Advertisers and network execs that still have any doubt about the validity of targeting ethnic groups with advertising messages will be shocked when 2000 census data is released, Mr. Curtis adds.

"The more enlightened advertisers become, the more demands will be placed on that medium," Mr. Curtis says. "The net outcome will be what the NAACP is asking for."

"Anything that the networks do to bring new voices to the medium will revitalize it," Mr. Mandel says. TV imitates itself, notes Mr. Mandel, "A show like `Friends' doesn't reflect the lives of the people watching. You have the same people doing the same shows in the same way."

"We think it's great," says Charlee Taylor-Hines, director of urban and ethnic marketing for Pepsi-Cola North America. "As marketers, we are always seeking out new ways to market to ethnic audiences. There will be more places for us to place our spots, particularly when we want to capture young people who are constantly shifting their attention."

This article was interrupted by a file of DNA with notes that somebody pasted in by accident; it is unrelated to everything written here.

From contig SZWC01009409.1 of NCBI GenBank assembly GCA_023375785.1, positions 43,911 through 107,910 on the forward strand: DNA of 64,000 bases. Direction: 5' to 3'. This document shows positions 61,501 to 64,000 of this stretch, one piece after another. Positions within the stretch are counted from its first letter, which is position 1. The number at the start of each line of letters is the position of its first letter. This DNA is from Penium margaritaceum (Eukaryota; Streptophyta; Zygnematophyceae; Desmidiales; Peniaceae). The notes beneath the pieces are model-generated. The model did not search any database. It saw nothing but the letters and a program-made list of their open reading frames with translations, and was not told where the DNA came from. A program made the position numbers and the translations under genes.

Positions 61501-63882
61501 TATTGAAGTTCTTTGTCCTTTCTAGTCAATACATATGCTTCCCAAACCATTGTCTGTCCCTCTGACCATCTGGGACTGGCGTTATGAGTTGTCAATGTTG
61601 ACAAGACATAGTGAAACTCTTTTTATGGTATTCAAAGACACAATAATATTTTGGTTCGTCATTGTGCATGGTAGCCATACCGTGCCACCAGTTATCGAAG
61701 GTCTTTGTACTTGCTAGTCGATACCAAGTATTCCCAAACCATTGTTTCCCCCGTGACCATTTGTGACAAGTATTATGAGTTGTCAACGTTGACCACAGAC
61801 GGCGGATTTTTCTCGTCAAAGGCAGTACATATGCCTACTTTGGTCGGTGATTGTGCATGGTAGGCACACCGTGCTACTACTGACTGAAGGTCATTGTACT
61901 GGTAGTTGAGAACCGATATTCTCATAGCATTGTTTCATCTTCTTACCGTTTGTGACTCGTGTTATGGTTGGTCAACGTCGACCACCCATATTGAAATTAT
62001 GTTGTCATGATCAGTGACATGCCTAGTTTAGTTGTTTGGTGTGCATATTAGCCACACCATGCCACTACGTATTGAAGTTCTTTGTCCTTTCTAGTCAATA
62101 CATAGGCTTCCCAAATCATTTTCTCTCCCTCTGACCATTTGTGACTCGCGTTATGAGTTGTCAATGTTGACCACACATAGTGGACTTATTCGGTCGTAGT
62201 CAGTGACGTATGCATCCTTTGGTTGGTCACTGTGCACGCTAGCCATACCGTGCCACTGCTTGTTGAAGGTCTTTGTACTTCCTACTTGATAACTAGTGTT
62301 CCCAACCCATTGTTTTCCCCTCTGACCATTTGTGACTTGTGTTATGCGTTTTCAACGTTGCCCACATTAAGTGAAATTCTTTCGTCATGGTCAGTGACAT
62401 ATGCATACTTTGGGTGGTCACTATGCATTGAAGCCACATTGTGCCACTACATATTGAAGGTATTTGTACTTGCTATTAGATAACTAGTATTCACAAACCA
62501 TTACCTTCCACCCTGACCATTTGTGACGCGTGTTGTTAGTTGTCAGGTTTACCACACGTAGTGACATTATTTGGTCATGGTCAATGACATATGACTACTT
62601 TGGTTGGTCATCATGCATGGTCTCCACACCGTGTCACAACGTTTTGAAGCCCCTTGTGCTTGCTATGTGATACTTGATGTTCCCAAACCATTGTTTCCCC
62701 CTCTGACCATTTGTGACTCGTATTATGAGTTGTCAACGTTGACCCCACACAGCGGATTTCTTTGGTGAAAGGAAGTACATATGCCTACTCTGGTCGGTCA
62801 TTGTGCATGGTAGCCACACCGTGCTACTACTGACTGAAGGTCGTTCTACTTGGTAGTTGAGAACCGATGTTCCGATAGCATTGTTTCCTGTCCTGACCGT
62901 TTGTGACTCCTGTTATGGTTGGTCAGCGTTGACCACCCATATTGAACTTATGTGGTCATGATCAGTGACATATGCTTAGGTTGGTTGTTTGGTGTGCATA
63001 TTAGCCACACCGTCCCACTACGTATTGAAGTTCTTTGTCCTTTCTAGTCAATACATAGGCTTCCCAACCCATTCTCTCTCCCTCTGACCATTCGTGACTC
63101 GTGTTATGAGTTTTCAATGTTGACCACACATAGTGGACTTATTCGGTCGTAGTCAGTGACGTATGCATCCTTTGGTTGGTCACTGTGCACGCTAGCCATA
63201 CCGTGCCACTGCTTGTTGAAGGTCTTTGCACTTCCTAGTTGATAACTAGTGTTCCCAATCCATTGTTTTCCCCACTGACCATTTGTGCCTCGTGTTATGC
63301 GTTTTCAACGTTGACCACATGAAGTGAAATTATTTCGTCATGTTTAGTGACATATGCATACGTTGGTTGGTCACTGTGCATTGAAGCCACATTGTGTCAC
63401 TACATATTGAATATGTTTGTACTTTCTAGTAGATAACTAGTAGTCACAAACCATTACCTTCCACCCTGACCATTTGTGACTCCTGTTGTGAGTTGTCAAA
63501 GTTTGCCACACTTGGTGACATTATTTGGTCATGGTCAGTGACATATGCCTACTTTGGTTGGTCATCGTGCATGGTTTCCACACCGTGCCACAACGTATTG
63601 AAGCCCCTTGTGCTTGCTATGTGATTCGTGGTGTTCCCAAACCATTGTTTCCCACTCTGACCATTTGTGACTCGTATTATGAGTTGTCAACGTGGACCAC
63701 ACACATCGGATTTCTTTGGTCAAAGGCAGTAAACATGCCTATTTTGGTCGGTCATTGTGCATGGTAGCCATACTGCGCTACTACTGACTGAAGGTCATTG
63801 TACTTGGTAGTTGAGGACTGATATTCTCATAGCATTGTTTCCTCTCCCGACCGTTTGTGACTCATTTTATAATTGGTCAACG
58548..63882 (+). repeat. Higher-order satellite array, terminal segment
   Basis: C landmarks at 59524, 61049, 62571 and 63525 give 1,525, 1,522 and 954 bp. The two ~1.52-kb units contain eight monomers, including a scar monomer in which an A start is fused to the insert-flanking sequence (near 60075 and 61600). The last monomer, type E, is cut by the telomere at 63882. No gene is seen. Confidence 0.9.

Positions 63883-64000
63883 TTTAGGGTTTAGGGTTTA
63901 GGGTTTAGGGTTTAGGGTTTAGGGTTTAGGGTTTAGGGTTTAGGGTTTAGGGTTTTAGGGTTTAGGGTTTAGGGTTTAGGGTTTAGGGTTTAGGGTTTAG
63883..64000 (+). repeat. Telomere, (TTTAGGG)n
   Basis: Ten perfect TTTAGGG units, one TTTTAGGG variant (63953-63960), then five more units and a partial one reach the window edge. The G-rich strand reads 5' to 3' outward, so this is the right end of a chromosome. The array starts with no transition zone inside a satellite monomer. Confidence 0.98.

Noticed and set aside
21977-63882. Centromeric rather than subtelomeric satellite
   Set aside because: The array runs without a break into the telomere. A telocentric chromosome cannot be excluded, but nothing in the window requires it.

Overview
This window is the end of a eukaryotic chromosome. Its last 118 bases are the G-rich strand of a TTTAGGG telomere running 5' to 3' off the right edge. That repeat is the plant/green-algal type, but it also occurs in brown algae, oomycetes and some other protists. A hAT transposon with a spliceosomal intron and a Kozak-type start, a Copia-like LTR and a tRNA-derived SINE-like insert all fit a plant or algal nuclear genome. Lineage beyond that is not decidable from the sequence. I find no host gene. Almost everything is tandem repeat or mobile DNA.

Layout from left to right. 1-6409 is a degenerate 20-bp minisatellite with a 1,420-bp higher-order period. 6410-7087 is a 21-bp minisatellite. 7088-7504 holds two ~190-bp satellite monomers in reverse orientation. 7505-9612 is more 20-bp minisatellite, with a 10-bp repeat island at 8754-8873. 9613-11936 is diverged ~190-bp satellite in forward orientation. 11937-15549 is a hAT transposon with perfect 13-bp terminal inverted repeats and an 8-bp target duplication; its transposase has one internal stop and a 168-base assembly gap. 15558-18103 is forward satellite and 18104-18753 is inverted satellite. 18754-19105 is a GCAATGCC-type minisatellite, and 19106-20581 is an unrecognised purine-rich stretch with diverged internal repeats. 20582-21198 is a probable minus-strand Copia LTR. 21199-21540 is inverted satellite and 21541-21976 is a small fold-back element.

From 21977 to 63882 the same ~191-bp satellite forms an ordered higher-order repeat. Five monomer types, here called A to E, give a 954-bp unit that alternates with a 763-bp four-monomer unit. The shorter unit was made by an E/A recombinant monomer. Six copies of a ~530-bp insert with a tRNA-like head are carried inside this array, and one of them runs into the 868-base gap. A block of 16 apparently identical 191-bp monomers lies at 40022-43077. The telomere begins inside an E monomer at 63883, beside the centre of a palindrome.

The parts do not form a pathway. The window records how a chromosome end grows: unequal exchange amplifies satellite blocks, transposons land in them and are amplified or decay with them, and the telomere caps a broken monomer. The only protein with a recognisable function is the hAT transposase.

The soft-drink company also is interested in the networks' hiring efforts for other reasons, Ms. Taylor-Hines says.

The long-term effect of employment outreach will be to put more ethnic minorities into the pipeline, which will create a "halo effect," she says. "When we make commercials, there will be a wider talent pool for us to choose from."

Mr. Mfume says, like Mr. Mandel, that the networks track record is one of narrowcasting, not broadcasting. "The shows on network TV represent the past, not future," Mr. Mfume says.

"More diverse shows give [networks] a more diverse reach, which only helps them in the end."